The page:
musica Dei donum

CD reviews

Music for harpsichord

[I] "Miniaturen"
Ricardo Magnus, harpsichord
rec: Sept 22 - 25, 2014, Kenzingen-Bombach, St. Sebastian
Ambitus - amb 96 958 (© 2015) (59'11")
Liner-notes: E/D/S
Cover & track-list

Johan Joachim AGRELL (1701-1765): Allegro del Sgr. Agrell in e minor [20]; Johann Christoph Friedrich BACH (1732-1795): Solfeggio in D-Dur [22]; Johann Sebastian BACH (1685-1750): Praeludium ex C (BWV 924a) [1]; Praeambulum in C (BWV 924) [1]; Praeambulum et Fughetta in C (BWV 872a) (praeambulum); Dieterich BUXTEHUDE (1637 -1707): Suite in C (BuxWV 230) (courante); François COUPERIN (1668-1733): 1er Prélude in C [13]; 4e Prélude in f minor [13]; 5e Prélude in A [13]; Louis COUPERIN (1626?-1661): Allemande grave in F; La Piémontoise; Prélude non mesuré in C; Prélude non mesuré in F; Prélude non mesuré in G; Sarabande in F [2]; William CROFT (1678-1727): Suite in d minor (prelude); Jean-François DANDRIEU (1681-1738): 1ere Prélude in C [11]; Bernard DE BURY (1720-1785): La Tendre Agitation [18]; Giovanni Battista DRAGHI(c1640-1708): Suite in e minor (prelude) [10]; Jacques DUPHLY (1715-1789): Rondeau in C [19]; Johann Caspar Ferdinand FISCHER (1656-1746): Clio (praeludium harpeggiato); Melpomene (chaconne); Polymnia (harpeggio) [4]; Johann Joseph FUX (1660-1741): Aria Passagiata; Christoph GRAUPNER (1683-1760): Martius (GWV 111) (sarabande) [14]; George Frideric HANDEL (1685-1789): Preludio ed Allegro in g minor (HWV 574) (preludio); Suite No. 8 in G (HWV 441) (allegro) [17]; Johann Philipp KIRNBERGER (1721-1783): 8te Sammlung, 62tes Stück [21]; Johann KUHNAU (1660-1722): Partie V (praeludium) [7]; Gaspard LE ROUX (? - 1707?): Suite in F (prélude non mesuré) [9]; Johann MATTHESON (1681-1764): 11e Suite (sarabande) [12]; Monsieur de LA BARRE (?-?): Prélude [6]; Wolfgang Amadeus MOZART (1756-1791): Allegro in G-Dur [20]; Henry PURCELL (1659-1695): Suite in G (Z 660) (prelude) [8]; Jean Philippe RAMEAU (1683-1764): Menuet [15]; Christian RITTER (c1645-after 1717): Suite in f sharp minor (saraband) [2]; Domenico SCARLATTI (1685-1757): Sonata in d minor (K 32); Benedict SCHULTHEISS (1653 -1693): Suite in C (allemande) [5]; Georg Philipp TELEMANN (1681-1767): Fantasia No.1 in D (TWV 33,1 (allegro) [16]

Sources: [1] Johann Sebastian Bach, Clavier-Büchlein für Wilhelm Friedemann Bach, [n.d.]; [2] div. Andreas Bach Buch, [n.d.]; [3] div, Manuscrit Bauyn: Pièces de clavecin, [n.d.]; [4] Johann Caspar Ferdinand Fischer, Musicalischer Parnassus, [n.d.]; [5] Benedict Schultheiss, Muth- und Geist-ermunternde Clavierlust, erster Theil, 1679; [6] Monsieur de La Barre, M. De Parville, after 1686? / Manuscrit de Mademoiselle La Pierre, 1687 (ms); [7] Johann Kuhnau, Neuer Clavier-Übung, erster Theil, 1689; [8] Henry Purcell, A Choice Collection of Lessons for the Harpsichord or Spinnet, 1699; [9] Gaspard Le Roux, Pièces de Clavessin Avec la maniere de les Joüer, 1705; [10] Giovanni Battista Draghi, Six Select Sutes of Leßons for the Harpsichord, 1707; [11] Jean-François Dandrieu, Pièces de Clavecin courtes et faciles, 1710-1720 (Troisième Livre); [12] Johann Mattheson, Pieces de Clavecin en Deux Volumes, 1714; [13] François Couperin, L'art de toucher le clavecin, 1716; [14] Christoph Graupner, Monatliche Clavier Früchte, 1722; [15] Jean-Philippe Rameau, Nouvelles Suites de Pièces de Clavecin, 1726/27; [16] Georg Philipp Telemann, Fantaisies pour le clavessin, 1732; [17] George Frideric Handel, Suites de pièces pour le clavecin, second volume, 1733; [18] Bernard de Bury, Premier Livre de Pièces de clavecin, 1737; [19] Jacques Duphly, Pièces de Clavecin, Premier Livre, 1744; [20] Wolfgang Amadeus Mozart, Notenbuch für Maria Anna (Nannerl) Mozart, 1759; [21] Johann Philipp Kirnberger, Musikalisches Allerley, 1763; [22] Johann Christoph Friedrich Bach, Musikalische Nebenstunden, 1787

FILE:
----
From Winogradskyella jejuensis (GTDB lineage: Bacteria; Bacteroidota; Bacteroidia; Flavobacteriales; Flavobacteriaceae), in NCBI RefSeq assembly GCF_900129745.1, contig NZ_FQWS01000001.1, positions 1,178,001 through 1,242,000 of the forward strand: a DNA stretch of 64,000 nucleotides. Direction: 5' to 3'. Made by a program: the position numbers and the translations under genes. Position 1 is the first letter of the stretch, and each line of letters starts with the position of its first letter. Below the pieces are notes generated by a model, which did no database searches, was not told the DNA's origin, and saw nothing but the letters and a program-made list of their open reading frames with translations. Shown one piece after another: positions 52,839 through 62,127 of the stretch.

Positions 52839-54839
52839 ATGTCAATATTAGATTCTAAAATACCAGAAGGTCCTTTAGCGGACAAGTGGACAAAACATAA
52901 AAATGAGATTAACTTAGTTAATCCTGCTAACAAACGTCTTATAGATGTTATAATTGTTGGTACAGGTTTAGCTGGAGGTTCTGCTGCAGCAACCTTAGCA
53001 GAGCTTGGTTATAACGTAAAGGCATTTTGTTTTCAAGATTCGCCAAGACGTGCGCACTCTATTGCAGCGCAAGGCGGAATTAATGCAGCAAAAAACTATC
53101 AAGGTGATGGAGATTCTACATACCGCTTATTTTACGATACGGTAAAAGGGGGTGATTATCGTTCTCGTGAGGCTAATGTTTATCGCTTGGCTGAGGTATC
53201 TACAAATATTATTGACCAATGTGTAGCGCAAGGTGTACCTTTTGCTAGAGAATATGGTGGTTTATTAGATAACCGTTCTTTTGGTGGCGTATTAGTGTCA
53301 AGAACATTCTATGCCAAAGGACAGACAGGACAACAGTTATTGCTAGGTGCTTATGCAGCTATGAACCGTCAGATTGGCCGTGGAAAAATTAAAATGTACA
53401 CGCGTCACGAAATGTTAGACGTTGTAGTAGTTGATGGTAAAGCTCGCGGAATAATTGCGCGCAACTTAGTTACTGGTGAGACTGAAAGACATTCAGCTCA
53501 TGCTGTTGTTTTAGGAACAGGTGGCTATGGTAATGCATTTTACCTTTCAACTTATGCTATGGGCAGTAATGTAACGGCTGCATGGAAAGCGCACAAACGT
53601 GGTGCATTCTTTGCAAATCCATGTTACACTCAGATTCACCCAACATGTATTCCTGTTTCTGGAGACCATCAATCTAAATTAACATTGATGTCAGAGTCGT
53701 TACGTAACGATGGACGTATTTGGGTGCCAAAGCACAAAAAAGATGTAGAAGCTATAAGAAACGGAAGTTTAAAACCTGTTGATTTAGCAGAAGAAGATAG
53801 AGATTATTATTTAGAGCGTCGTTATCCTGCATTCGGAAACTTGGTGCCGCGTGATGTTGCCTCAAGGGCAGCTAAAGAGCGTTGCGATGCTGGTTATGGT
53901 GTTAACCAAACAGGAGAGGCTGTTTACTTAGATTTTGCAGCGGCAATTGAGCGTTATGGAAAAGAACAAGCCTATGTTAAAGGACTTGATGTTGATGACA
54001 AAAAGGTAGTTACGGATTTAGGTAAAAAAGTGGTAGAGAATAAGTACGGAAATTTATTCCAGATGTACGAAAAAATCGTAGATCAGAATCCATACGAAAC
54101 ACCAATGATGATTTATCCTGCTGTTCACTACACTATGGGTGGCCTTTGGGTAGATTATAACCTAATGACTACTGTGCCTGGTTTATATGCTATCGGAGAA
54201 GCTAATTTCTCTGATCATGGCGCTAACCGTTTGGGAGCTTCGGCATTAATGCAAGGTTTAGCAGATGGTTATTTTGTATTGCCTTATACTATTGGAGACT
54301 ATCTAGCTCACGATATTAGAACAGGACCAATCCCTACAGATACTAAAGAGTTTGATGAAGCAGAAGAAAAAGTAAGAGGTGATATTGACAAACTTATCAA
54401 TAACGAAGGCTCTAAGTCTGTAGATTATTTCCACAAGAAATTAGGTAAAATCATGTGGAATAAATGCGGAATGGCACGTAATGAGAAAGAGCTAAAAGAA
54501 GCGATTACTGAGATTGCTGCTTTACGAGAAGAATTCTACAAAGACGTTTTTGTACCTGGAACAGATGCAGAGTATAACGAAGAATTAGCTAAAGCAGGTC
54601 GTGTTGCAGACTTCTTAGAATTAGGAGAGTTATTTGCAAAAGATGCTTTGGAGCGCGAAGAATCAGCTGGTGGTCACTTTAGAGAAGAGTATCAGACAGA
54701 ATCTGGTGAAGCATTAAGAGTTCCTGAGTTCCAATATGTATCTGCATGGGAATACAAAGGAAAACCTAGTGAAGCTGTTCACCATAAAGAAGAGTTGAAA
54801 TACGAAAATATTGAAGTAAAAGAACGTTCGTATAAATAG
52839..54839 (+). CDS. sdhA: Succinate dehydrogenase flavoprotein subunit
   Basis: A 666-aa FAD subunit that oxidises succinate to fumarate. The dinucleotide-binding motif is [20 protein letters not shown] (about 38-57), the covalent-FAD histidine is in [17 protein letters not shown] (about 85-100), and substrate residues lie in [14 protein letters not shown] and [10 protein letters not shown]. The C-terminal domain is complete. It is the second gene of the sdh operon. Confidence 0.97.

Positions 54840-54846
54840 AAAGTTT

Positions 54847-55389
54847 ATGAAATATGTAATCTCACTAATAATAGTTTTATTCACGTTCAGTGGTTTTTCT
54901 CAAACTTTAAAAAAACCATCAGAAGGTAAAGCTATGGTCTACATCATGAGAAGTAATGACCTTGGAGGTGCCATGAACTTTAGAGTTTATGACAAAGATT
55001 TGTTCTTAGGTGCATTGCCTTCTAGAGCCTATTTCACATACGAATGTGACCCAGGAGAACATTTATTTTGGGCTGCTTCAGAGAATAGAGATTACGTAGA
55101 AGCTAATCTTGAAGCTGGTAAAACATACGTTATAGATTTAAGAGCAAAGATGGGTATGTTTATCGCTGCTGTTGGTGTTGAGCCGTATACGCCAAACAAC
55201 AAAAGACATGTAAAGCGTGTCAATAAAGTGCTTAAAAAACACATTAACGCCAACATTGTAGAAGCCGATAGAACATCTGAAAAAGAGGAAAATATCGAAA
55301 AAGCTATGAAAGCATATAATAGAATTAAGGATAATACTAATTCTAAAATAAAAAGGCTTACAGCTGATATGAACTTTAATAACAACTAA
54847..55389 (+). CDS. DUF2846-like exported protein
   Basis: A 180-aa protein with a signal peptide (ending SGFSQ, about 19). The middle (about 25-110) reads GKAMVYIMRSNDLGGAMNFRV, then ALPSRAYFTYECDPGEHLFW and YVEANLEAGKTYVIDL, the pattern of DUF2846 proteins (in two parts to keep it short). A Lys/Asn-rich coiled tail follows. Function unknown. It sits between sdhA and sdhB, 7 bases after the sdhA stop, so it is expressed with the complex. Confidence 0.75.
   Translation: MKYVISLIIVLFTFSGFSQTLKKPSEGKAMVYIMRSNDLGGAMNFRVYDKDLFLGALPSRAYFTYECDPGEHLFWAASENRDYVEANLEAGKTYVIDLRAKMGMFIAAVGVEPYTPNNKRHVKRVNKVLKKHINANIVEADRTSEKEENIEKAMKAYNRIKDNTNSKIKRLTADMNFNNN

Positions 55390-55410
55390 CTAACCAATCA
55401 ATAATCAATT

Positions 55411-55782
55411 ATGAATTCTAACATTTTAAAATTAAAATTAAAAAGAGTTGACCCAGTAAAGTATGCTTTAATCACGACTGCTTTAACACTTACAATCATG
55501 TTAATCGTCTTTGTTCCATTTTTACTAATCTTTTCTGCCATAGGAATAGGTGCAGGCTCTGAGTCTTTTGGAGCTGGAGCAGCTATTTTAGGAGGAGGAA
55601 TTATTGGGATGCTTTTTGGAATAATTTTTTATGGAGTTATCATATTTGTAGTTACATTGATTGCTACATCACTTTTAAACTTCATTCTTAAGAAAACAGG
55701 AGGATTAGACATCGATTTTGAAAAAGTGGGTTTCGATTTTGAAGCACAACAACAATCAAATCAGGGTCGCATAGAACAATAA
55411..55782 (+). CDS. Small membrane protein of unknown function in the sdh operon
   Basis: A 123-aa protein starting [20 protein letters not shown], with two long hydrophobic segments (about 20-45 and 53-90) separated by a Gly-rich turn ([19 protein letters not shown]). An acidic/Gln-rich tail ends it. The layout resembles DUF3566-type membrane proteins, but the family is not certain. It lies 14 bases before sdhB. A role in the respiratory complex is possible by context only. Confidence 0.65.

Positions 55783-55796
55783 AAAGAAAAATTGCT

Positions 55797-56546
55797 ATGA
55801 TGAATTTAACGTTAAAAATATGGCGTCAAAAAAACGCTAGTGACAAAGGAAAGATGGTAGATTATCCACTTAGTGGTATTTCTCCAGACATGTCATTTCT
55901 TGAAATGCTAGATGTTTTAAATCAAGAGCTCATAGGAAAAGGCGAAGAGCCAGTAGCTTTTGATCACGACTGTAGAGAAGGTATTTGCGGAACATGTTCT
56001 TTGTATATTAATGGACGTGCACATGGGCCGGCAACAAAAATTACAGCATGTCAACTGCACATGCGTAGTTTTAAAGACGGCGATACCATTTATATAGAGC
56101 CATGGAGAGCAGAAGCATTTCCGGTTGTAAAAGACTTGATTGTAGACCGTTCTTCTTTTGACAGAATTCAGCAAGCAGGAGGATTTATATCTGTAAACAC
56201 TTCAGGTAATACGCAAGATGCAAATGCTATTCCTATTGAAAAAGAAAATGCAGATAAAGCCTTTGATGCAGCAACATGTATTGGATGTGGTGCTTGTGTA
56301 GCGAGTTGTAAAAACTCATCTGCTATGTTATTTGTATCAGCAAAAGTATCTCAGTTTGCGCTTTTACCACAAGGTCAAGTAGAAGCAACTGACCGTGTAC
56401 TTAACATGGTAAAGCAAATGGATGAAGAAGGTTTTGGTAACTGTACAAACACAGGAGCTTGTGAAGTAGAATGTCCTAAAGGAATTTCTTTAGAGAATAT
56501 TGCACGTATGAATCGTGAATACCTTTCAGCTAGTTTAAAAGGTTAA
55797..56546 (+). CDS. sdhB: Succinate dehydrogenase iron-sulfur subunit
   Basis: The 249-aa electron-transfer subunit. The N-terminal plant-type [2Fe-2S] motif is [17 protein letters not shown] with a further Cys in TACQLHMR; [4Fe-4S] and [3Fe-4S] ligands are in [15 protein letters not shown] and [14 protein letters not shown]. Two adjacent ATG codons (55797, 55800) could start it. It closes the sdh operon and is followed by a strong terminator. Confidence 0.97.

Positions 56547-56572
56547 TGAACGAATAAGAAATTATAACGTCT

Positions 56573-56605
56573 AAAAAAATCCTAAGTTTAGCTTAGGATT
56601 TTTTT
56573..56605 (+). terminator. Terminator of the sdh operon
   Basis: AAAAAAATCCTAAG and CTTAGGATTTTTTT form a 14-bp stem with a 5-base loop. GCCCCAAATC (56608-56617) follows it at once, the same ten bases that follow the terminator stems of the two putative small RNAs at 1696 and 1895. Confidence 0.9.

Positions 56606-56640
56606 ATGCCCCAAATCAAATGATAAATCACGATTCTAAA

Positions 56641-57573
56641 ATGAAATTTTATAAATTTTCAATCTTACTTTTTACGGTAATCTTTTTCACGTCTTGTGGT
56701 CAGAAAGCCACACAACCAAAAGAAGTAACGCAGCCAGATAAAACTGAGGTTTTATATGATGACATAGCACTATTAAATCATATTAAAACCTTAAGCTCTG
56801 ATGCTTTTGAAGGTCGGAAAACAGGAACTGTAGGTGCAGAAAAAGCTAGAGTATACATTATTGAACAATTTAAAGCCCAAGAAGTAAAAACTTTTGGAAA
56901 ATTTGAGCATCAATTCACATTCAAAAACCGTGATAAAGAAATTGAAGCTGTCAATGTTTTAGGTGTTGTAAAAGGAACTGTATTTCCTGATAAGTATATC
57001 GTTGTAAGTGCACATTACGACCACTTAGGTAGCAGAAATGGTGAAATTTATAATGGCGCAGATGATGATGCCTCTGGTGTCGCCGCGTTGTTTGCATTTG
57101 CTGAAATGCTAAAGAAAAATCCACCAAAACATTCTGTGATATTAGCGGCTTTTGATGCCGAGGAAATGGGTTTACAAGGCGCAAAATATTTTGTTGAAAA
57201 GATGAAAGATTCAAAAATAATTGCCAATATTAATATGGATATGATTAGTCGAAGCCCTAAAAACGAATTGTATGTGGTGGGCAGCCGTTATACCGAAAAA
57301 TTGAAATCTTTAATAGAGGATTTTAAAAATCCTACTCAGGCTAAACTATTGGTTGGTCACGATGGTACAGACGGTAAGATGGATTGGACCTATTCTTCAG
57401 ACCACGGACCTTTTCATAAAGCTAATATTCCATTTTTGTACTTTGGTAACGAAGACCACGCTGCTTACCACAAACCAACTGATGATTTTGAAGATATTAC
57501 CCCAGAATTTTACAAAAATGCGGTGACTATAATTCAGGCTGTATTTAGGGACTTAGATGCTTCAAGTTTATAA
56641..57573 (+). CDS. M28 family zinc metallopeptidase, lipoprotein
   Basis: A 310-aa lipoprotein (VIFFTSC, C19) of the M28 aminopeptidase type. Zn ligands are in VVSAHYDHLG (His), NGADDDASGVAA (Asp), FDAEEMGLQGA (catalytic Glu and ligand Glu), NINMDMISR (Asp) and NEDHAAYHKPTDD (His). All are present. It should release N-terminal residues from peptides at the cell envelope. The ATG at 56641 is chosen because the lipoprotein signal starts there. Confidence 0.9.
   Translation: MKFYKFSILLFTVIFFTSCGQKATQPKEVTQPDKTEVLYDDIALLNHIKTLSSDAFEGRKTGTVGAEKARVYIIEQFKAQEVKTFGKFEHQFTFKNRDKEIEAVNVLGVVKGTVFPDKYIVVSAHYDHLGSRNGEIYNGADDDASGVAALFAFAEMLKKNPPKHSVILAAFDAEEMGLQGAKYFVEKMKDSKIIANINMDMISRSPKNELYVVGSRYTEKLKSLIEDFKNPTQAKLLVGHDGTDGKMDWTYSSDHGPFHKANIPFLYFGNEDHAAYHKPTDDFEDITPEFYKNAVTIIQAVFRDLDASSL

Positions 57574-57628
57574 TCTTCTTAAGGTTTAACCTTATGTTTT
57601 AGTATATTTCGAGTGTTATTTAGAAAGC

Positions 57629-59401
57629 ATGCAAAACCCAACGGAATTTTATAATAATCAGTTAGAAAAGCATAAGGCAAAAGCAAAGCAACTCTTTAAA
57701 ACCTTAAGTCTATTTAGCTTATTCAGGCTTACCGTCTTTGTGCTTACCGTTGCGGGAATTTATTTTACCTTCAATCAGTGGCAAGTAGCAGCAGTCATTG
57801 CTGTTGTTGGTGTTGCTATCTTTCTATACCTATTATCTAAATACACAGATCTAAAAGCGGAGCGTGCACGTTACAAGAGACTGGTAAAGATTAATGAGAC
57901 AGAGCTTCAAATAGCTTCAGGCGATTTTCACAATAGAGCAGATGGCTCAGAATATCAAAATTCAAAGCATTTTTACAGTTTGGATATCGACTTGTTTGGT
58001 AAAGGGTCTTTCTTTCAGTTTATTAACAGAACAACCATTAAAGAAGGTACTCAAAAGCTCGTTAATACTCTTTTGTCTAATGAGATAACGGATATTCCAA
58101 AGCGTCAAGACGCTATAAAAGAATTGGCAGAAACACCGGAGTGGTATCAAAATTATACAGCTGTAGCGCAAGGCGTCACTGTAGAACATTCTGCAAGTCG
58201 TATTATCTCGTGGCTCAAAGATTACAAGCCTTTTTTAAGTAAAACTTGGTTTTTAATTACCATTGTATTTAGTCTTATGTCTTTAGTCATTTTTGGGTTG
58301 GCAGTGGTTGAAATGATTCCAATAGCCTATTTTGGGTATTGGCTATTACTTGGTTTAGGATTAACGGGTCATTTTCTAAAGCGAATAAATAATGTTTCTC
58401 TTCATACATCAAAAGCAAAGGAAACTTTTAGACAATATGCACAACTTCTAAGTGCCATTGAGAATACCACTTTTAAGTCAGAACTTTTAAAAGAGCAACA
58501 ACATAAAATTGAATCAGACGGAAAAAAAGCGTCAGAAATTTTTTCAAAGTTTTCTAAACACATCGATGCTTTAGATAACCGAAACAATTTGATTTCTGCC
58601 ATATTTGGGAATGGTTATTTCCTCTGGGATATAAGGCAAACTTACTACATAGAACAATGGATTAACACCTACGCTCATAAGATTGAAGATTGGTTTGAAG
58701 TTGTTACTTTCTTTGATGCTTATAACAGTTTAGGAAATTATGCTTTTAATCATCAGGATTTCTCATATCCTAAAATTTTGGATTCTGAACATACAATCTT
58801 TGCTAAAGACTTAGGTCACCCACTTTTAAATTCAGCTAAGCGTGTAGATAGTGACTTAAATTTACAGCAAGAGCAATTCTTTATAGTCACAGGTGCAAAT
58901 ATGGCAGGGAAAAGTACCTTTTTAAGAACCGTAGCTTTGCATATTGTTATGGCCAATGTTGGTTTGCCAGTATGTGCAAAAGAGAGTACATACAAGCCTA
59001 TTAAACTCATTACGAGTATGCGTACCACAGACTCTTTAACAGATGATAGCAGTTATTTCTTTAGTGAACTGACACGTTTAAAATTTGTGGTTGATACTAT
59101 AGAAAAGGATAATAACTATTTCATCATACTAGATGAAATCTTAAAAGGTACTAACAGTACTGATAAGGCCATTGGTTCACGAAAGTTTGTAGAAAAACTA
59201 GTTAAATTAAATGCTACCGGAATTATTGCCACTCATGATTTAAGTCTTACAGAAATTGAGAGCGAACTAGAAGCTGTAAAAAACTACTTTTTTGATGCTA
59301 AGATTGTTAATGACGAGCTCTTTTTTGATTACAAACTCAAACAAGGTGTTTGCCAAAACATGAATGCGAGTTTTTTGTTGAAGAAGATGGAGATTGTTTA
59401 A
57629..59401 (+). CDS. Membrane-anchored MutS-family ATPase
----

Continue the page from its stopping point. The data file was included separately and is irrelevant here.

[II] "Varietas"
Jean-Christophe Dijoux, harpsichord
rec: Feb 14 - 16, 2016, Leipzig, Zur Ratte
Genuin - GEN 16420 (© 2016) (81'31")
Liner-notes: E/D/F
Cover, track-list & liner-notes

Carl Philipp Emanuel BACH (1714-1788): Rondo in C (Wq 56,1 / H 260) [2]; Johann Sebastian BACH (1685-1750): Toccata in g minor (BWV 915); Georg BÖHM (1661-1733): Jesu, du bist allzu schöne, partita in C; Dieterich BUXTEHUDE (1637-1707): Toccata in G (BuxWV 165); George Frideric HANDEL (1685-1759): Air in g minor (HWV 467); Prelude in g minor (HWV 573); Preludio ed Allegro in g minor (HWV 574); Suite in g minor (HWV 453) (chaconne); Johann MATTHESON (1681-1764): 4. Prob-Stück in e minor [1]; 5. Prob-Stück in C [1]; 18. Prob-Stück in E [1]; Georg Philipp TELEMANN (1681-1767): Overture in G (TWV 32,13)

Sources: [1] Johann Mattheson, Grosse General-Baß-Schule: oder der exemplarischen Organisten-Probe zweite, verbesserte und vermehrte Auflage, 1731; [2] Carl Philipp Emanuel Bach, Clavier-Sonaten nebst einigen Rondos fürs Forte-Piano für Kenner und Liebhaber, Zweite Sammlung, 1780

The second disc to be reviewed here has a title which could equally have been given to the first disc: "Varietas" (variety). Jean-Christoph Dijoux looks for variety within the repertoire of a limited period in time and focuses on one important musical centre in Germany: Hamburg. Ricardo Magnus follows a very different path. Unter the title "Miniaturen" he offers a selection of very short pieces - the shortest takes just 31 seconds, the longest three minutes - from a large number of composers, mostly from the first half of the 18th century, with little excursions to the second half of that century and to the late 17th.

Magnus, born in Argentina, lives and works in Germany and performs both as a soloist and as a member of chamber music ensembles; he also plays with 'modern orchestras'. From 2010 to 2013 he was assistant to Reinhard Goebel at the Mozarteum in Salzburg. He realises that his programme is rather unusual and explains that his fascination with miniatures goes back to his youth and was not confined to music but included all the arts. "When it comes to music, specifically 17th and 18th century keyboard music, we find a large number of small-scale pieces of great musical value and inspired poetry", he writes in his liner-notes. He emphasizes that all of these pieces are challenging in different ways which he then illustrates with some examples from the programme he has recorded. He also points out that these pieces give us some idea of the element of improvisation which was so fundamental in the baroque era.